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Key U.S. Senator Calls For Single Committee To Probe Russian Hacking

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U.S. Senator John McCain called for a single, select committee comprised of both House and Senate members, something Senate Majority Leader Mitch McConnell (riht) opposes.

U.S. Senator John McCain called for a single, select committee comprised of both House and Senate members, something Senate Majority Leader Mitch McConnell (riht) opposes.

An influential Republican senator has called for a single, unified committee to investigate the depth of possible Russian hacking during the U.S. election campaign.

Senator John McCain (Republican-Arizona) told CNN on December 18 that having multiple inquiries probing the alleged hacking would be inefficient. He called for a single, select committee comprised of both House and Senate members.

"This is serious business," he said.

McCain is chairman of the Senate Armed Services Committee, which is set to begin investigating the extent of Russian hacking in January. Also taking up the probe will be the Senate's Intelligence and the Foreign Relations committees.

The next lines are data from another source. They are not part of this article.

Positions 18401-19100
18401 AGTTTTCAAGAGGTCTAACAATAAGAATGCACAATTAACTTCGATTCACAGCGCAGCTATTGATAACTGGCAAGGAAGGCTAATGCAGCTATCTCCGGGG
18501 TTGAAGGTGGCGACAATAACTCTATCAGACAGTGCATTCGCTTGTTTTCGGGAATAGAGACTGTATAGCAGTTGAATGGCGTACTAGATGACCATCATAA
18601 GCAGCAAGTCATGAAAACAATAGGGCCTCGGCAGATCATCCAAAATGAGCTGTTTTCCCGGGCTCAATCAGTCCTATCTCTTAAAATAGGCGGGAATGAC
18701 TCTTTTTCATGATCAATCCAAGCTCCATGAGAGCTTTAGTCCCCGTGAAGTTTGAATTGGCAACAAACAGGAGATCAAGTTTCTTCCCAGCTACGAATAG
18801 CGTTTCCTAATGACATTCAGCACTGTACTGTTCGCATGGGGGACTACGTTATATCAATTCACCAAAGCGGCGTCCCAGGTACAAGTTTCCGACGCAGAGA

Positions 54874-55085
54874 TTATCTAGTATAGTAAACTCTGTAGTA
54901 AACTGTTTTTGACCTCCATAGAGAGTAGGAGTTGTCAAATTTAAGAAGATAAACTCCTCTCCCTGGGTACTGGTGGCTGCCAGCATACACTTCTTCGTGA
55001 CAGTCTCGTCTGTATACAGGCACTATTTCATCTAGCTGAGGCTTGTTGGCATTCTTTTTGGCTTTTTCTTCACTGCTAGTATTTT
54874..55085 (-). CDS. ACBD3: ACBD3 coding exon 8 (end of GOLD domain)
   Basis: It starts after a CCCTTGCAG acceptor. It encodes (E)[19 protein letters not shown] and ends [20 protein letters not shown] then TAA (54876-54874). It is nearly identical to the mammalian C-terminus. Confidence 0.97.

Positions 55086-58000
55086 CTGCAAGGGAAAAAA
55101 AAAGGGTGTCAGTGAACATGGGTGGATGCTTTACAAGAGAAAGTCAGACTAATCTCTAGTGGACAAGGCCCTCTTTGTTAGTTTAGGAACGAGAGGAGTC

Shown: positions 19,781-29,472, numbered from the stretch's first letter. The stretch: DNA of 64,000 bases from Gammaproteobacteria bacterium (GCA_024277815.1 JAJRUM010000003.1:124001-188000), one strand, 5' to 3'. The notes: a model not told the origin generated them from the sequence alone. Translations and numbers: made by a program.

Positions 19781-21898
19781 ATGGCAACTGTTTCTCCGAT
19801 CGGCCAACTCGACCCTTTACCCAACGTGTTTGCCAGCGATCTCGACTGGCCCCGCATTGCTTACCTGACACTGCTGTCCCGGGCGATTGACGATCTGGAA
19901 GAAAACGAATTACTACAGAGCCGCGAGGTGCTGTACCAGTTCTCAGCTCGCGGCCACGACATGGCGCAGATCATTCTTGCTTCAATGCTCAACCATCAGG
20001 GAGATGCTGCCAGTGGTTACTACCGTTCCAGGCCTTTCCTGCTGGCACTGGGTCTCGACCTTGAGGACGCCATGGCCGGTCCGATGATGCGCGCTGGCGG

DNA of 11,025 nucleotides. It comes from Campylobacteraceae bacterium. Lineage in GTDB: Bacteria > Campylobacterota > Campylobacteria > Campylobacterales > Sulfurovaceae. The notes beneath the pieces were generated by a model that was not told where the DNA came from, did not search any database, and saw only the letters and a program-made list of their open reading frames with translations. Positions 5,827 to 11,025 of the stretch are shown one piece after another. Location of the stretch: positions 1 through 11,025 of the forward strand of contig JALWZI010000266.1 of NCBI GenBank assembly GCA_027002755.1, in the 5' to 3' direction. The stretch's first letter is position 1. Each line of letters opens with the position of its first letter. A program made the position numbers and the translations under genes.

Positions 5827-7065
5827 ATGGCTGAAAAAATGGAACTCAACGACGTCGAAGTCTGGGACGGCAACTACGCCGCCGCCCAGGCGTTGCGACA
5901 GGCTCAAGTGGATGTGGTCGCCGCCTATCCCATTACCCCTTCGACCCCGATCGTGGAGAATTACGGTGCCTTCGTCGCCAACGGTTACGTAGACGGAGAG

The Senate's leader, Mitch McConnell (Republican-Kentucky), has dismissed calls for a select committee, which would underscore the seriousness of the allegations.

McCain's call was echoed by the top Democrat in the Senate, Chuck Schumer (Democrat-New York), who said on December 18 that he, and two other members of the Senate Armed Services Committee -- Jack Reed (Democrat-Rhode Island) and Lindsey Graham (Republican-South Carolina) -- also supported the effort.

The U.S. intelligence community has concluded that Russian government-backed hackers intruded into Democratic Party servers and e-mail accounts.

Later news reports said Republican servers had also been breached.

And last week, The Washington Post reported the FBI shared the CIA's conclusions that Russian hackers intervened to help Republican Donald Trump win the presidential election.

President Barack Obama has defended his administration's response to the alleged Russian hacking, including his refusal to ascribe motive to the meddling.

Obama told reporters on December 16 that he confronted Putin at a summit in China in September, telling the former KGB chief to "cut it out." Intelligence agencies then detected a halt in intrusions.

The Kremlin has dismissed the allegations.

Meanwhile, Trump's incoming chief of staff, Reince Pribus, pushed back on the growing consensus on Russian hacking. He said Democrats were using the allegations as a "spin job" to distract from the election outcome.

"I think what the Democrats ought to do is look in the mirror and face the reality that they lost the election," he told Fox News Sunday.

With reporting by CNN, Fox, and The Washington Post
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